What is rhetoric? If one were to mention rhetoric in a conversation I would assume I know what they mean. However, if I were to be asked to define rhetoric I am not sure I could have given a sufficient definition or explanation. I had always dismissed learning about what rhetoric was; I thought that because I knew what a rhetorical question was I knew what rhetoric was, through reading however I learned that rhetoric was more than just a sarcastic way to inform someone.

Through analyzing the assigned readings I came to have a closer understanding of rhetoric. Rhetoric is a use of language to impart knowledge or inform people about a specific topic or event. Rhetoric has a series of concepts that it embodies that enabled me to grasp what rhetoric strives to do. The rhetoric concepts are: ethos, pathos, logos, arrangement, audience, and rhetorical situation. Now ethos, pathos, and logos were all words that were used in my Sophomore Classical Civilizations course, and I realized that I was able to make it through the entire course without knowing a thing about them. Upon further reading I found that ethos is the “controlling factor in persuasion”, pathos is “the proof of emotion” or the appeal to the values of the audience; and logos is the proofs based in logic and reasoning. These three are all main aspects of rhetoric, and explain how rhetoric is conveyed to the audience. The other aspects, though important, are less commonly taught. Arrangement refers to how the text is organized, audience tells about the people who are written to, and how to go about capturing their attention; and rhetorical situation is the situation that has called for rhetoric to be needed in the first place.

Rhetoric is used to impart virtues on the audience. Specifically: honesty, knowledge, rationality, tolerance, judgement,  and intellectual courage. The virtue of honesty teaches that one should not hold too tight to their preconceived notions, and to be open to one’s best understanding of what is true. Knowledge strives to make sure that one is informed about the subject that is being discussed or argued, and that if they even if they are well informed one should listen carefully and study the matter in order to obtain more knowledge. Rationality teaches reflection, evidence and reasoning before one should make an argument; tolerance teaches people to be open to other people’s opinions and arguments, especially if they differ from your own. Judgement/wisdom asks that those involved pick and choose their battles, and urges them to reflect and understand what is worth arguing to them (something my Mother has often talked to me about). And intellectual courage urges those to speak their argument even if their opinion is unpopular.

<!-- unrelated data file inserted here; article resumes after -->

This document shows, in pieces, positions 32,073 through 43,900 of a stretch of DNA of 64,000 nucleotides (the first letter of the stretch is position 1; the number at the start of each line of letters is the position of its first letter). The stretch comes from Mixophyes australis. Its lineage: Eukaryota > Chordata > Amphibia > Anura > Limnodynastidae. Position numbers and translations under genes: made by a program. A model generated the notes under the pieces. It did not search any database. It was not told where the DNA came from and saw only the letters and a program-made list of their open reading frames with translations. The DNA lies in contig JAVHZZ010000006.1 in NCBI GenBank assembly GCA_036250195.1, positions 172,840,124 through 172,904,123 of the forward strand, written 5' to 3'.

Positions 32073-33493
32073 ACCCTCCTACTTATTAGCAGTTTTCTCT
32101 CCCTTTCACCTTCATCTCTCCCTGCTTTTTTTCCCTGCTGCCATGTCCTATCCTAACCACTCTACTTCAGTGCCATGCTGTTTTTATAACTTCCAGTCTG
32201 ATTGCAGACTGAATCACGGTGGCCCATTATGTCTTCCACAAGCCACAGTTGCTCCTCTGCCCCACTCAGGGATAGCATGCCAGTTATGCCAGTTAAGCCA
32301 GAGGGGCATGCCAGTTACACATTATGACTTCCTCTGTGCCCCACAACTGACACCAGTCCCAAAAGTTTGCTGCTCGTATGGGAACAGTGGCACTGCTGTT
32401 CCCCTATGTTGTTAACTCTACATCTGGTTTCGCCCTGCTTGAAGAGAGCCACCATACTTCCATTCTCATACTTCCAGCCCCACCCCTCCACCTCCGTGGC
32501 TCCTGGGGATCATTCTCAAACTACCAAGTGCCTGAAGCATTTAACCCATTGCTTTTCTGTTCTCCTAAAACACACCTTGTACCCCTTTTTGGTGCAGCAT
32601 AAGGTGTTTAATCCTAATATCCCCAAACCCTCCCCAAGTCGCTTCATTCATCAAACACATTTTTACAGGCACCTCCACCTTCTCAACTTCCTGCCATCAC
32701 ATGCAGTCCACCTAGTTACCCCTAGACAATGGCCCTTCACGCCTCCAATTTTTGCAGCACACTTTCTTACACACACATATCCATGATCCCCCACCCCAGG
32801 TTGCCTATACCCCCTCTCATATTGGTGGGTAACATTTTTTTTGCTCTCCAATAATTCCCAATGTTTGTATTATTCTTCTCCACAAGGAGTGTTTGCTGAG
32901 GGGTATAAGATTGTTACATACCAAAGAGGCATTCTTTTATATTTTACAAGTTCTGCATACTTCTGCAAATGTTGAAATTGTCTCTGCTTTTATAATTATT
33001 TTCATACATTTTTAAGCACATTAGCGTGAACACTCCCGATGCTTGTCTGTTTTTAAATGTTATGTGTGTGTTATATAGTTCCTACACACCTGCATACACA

Rather than give definition however, Herick approaches rhetoric in a different way. The reading by Herick goes a bit further into the topic of rhetoric. Instead of defining what rhetoric is by breaking it into definitions and pieces Herick addresses rhetoric as a whole. He talks about how almost anything that we encounter in our lives can be rhetoric. He refers to “symbols” and says that a symbol is anything that conveys to a person some sort of meaning/information. These symbols, whether it be a person, place, or thing all are “usually” a part of a larger system; and this larger system is conveying a deeper meaning to us through these symbols. This argument allows Herick to make rhetoric seem like a much bigger part of life than I, for one, had ever assumed it to be; after reading his work I felt like the world around me was more connected.

Multimedia rhetoric is not disconnected from rhetoric, rather it is a different way to communicate the deeper meanings and virtues that rhetoric strives to deliver to its audiences. However, instead of being spoken or written, multimedia rhetoric conveys its message through photos, videos, or any other various media outlets/sources. The internet gives great outlets for these messages as well, whenever you watch a Youtube video, or read an article that your annoying Aunt posted on Facebook you are receiving a message. Multimedia rhetoric has adapted to reach a wider audience in a shorter amount of time, but still being able to convey a strong message. An added bonus to this form of rhetoric is its permanence; once something is on the internet it there for good, this is something we should have all learned by now. So now the message will live on the internet forever, for future generations, viewers, and audience members to view and learn from.